So the sad reality is that S. Craig Zahler is simply not a good director, and it was “Bone Tomahawk” that was the super lucky fluke, and with BICB99 and DAC are what his speed is really like.

    Now that the shock is over, I can see what elements allowed him to get lucky with BT - things just broke his way, clearly more by accident than design.

    But while that’s fascinating, what’s even more interesting is just how very educational this is.

    I mean, you can learn a lot from well made films, obviously. You can even learn a lot from bad movies (though not very much from terribly terrible movies). But to my mind, the last two movies by S. Craig Zahler are a goldmine of educational resources.

    Because on paper, if you just knew the premise, and the actors involved, you’d think - wow, this has great potential. Plus, seriously, the guy (S. Craig Zahler) even says all the right things in his personal quotes on IMDb. I agree 100% with his observations and advice. So what gives??

    I mean, anyone can make a movie that just doesn’t gel, doesn’t come together for some reason, doesn’t quite work. I get that. But what’s interesting, is that you can really see what the director is thinking here, and his aims and methods, and just see it fail terribly - and given his plans - inevitably.

    What is a fantastic exercise is to take the movie - say DAC - scene by scene, and analyze what’s wrong (apart from the terrible dialogue that then forces even excellent actors to do subpar work). It’s stuff that’s obvious, like pacing, but also less obvious, like shot choices, angles and editing. I already mentioned inappropriate distribution of wide vs medium vs close shots, but it’s also about staging and actor movements. The guy just doesn’t seem to have a feel for it.

    Another big lesson I got from this, is - don’t drink your own bathwater. S. Craig Zahler flatters himself as being a “good writer” - and the success of BT boosted his ego and he stopped being critical of himself - thinking that his terrible, terrible, terrible dialogue is actually good or “edgy” or “hard boiled”. It is also super important, to at least let someone who is not your SO/BFF/Family read your stuff, so they can give you honest feedback. And I say S. Craig Zahler has learned *nothing* from the dismal result of his second movie - BICB99. He should have taken a hard look at that film and done a retreat to the desert or a cave somewhere to radically re-think his approach. Instead, all the faults of BICB99 are still in DAC, if not worse. He learned not a single thing - is it ego, lack of intellectual capability, or complete loss of artistic judgment? Doesn’t he have any trusted people who can take him aside and tell him what the score is? It’s like watching your buddy confidently barreling down a mountain road and behind a corner the road comes to an end at a deep canyon below - and you say nothing to your buddy. This is a very painful example, and I’m now even more paranoid about not just throwing stuff out there without having some strong beta readers look over my stuff for a reality check. It’s a delicate balance. You need - desperately need - to be self critical. But at the same time, being *too* self-critical may demotivate you and prevent you from going on with your project. We all get desperate to shoot something - but that’s no excuse to run with any old idea and any old approach.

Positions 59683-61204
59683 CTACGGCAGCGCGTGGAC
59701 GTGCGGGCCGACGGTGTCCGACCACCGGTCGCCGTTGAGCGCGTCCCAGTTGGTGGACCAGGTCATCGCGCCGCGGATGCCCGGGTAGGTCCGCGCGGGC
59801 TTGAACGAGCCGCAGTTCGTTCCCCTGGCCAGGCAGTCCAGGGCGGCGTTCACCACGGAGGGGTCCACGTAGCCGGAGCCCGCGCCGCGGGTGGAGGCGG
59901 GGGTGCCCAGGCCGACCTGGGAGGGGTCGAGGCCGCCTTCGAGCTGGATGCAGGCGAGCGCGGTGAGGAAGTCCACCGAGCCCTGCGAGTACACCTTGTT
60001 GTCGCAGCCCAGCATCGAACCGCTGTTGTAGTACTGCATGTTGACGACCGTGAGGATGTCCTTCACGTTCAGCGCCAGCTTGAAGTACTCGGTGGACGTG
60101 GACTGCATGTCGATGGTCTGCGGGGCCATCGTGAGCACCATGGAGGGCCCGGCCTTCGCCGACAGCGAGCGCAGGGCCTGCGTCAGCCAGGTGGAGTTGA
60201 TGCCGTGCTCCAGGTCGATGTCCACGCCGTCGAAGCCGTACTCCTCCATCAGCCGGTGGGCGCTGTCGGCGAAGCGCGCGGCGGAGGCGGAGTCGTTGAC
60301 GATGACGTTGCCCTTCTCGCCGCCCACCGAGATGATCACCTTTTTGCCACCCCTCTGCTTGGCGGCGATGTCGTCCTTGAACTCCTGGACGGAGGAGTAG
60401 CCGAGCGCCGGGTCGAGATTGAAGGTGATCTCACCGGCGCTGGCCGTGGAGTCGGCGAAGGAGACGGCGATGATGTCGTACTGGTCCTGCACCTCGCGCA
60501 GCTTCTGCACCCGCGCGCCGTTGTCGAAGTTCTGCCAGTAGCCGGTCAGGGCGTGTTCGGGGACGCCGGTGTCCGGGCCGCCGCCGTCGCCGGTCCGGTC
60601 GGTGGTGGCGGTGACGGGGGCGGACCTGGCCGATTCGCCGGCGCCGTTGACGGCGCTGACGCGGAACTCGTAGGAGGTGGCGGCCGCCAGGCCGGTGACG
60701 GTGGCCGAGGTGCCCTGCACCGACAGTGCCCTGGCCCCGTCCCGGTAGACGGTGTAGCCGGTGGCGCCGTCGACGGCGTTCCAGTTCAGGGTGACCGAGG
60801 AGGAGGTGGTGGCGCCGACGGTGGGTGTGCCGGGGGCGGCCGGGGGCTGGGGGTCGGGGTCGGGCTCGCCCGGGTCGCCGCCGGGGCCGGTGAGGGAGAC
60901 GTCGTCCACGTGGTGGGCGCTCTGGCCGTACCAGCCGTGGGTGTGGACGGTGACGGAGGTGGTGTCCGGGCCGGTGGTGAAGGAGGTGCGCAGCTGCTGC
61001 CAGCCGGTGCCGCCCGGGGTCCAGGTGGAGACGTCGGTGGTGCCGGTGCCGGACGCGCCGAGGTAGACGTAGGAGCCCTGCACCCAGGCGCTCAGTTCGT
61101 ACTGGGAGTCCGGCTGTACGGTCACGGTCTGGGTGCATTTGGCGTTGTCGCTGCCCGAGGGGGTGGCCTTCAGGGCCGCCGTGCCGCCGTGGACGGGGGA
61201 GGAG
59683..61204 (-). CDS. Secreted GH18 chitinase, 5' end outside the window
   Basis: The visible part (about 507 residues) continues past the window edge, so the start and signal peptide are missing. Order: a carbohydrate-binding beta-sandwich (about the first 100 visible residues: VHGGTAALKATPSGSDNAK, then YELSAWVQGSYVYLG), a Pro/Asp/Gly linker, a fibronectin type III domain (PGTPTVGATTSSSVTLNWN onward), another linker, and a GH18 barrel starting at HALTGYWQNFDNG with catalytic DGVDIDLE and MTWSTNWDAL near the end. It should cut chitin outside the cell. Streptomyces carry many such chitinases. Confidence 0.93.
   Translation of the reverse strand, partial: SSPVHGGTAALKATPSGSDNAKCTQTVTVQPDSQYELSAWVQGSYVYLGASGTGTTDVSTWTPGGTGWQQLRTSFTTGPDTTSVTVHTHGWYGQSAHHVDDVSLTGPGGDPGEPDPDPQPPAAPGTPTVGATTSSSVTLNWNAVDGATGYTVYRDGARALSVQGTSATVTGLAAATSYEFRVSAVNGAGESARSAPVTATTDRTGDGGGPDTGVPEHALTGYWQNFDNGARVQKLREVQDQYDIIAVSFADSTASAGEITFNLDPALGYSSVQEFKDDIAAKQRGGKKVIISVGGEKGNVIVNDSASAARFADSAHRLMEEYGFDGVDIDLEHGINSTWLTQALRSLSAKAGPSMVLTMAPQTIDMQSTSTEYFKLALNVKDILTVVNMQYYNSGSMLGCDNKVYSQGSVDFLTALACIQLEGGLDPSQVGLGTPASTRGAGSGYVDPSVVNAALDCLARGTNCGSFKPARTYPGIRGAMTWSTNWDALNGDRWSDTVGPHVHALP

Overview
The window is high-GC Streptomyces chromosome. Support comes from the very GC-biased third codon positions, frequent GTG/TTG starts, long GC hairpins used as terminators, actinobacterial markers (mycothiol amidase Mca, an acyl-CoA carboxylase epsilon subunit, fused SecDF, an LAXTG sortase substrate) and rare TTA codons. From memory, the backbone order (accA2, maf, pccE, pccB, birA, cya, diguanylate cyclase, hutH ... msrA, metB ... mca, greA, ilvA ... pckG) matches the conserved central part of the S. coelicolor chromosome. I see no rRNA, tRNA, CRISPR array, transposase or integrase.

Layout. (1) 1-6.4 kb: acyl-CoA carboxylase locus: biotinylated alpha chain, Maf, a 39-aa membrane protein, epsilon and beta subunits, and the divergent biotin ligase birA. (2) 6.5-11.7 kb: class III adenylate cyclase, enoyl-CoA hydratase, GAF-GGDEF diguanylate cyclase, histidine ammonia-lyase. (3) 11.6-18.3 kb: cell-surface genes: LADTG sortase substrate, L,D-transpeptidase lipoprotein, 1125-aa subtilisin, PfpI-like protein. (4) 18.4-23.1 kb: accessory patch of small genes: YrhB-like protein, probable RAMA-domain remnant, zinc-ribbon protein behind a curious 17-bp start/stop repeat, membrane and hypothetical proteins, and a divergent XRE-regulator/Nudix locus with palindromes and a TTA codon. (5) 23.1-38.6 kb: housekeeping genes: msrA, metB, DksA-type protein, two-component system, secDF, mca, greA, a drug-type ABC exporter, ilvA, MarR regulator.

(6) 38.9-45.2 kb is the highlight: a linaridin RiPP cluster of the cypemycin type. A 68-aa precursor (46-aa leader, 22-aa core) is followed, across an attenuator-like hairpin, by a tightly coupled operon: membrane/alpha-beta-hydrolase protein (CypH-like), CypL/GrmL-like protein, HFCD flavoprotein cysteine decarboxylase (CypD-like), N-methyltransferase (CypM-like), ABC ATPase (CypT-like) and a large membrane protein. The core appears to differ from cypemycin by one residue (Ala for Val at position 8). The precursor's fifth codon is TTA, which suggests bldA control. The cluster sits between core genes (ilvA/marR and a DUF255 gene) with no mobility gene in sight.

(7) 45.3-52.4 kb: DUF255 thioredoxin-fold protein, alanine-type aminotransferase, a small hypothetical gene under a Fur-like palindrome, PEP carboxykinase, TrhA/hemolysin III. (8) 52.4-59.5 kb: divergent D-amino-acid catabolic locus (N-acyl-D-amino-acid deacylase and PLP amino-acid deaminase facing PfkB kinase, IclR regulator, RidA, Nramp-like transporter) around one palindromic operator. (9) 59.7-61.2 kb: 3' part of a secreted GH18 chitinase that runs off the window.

Anyhow, this is a very educational series of films. Far more educational in some ways than great or very bad films. Because the exact failure mode here is super important to take apart. It would be a great discussion if folks here could watch the films and we could all discuss it here on this forum - we’d learn a HUGE amount. But, unfortunately, the user involvement level on most boards on dvxuser is very, very low, so nobody is going to do anything. I sometimes wonder what the point is in posting into the void, but hey, no use complaining - maybe it’s time to move on? Regardless, if you’re interested, I think these three films are almost like a mini film school all by themselves. Hope you get to see them!


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    I agree - came across BT and loved it, moved on to BICB99 and was disappointed, so won’t be seeing DAC.


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    Senior Member Grug's Avatar
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    Bone Tomahawk was intense. I enjoyed it, but I definitely dug Brawl in Cell Block 99 more.


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    Quote Originally Posted by Grug View Post
    Bone Tomahawk was intense. I enjoyed it, but I definitely dug Brawl in Cell Block 99 more.